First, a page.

International Journal of Applied Research
Vol. 3, Issue 4, Part I (2017)
A Topological model of moderate exercise and chronic stress that produces counteractive effects on different areas of the brain
Dr. Amitabha Kar
It is well known fact that, regular, "moderate", physical exercise is an established non-pharmacological form of treatment for depressive disorders. Brain lateralization has a significant role in the progress of depression. External stimuli such as various stressors or exercise influence the higher functions of the brain (cognition and affect). These effects often do not follow a linear course. Therefore, nonlinear dynamics seem best suited for modeling many of the phenomena, and putative global pathways in the brain, attributable to such external influences. The well-known neurotransmitters serotonin (5-HT), dopamine (D) and norepinephrine (NE) all have various receptor subtypes. This topological model describes that 'Stress' increases the activity/concentration of some particular subtypes of receptors (designated nts) for each of the known (and unknown) neurotransmitters in the right anterior (RA) and left posterior (LP) regions (cortical and subcortical) of the brain, and has the converse effects on a different set of receptor subtypes (designated nth). In contrast, 'Exercise' increases nth activity/concentration and/or reduces nts activity/concentration in the LA and RP areas of the brain. These effects may be initiated by the activation of Brain Derived Neurotrophic Factor (BDNF) (among others) in exercise and its suppression in stress.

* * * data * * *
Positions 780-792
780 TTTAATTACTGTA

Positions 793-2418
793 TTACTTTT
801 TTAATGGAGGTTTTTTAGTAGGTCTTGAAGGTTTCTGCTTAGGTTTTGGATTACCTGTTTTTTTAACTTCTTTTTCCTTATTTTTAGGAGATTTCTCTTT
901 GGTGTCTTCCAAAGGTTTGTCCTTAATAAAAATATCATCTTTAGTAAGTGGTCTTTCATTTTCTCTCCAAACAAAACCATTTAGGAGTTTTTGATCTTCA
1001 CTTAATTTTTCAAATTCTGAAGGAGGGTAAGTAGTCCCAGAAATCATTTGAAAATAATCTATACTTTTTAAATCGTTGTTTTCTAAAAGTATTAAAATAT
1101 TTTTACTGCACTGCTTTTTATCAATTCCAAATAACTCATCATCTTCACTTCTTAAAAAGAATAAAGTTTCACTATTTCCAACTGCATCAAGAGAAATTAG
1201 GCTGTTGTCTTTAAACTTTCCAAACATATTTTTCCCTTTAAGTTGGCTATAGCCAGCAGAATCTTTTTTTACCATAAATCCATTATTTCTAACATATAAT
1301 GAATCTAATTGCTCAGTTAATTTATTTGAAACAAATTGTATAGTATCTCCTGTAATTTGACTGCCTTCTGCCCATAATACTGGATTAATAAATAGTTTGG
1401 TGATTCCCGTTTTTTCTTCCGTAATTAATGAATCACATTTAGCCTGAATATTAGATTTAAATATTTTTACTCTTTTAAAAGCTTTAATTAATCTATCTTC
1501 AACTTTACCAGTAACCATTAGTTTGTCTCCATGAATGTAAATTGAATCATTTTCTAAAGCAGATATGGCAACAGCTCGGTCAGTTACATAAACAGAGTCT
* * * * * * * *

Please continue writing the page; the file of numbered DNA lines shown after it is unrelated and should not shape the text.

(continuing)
How to cite this article:
Dr. Amitabha Kar. A Topological model of moderate exercise and chronic stress that produces counteractive effects on different areas of the brain. Int J Appl Res 2017;3(4):585-592.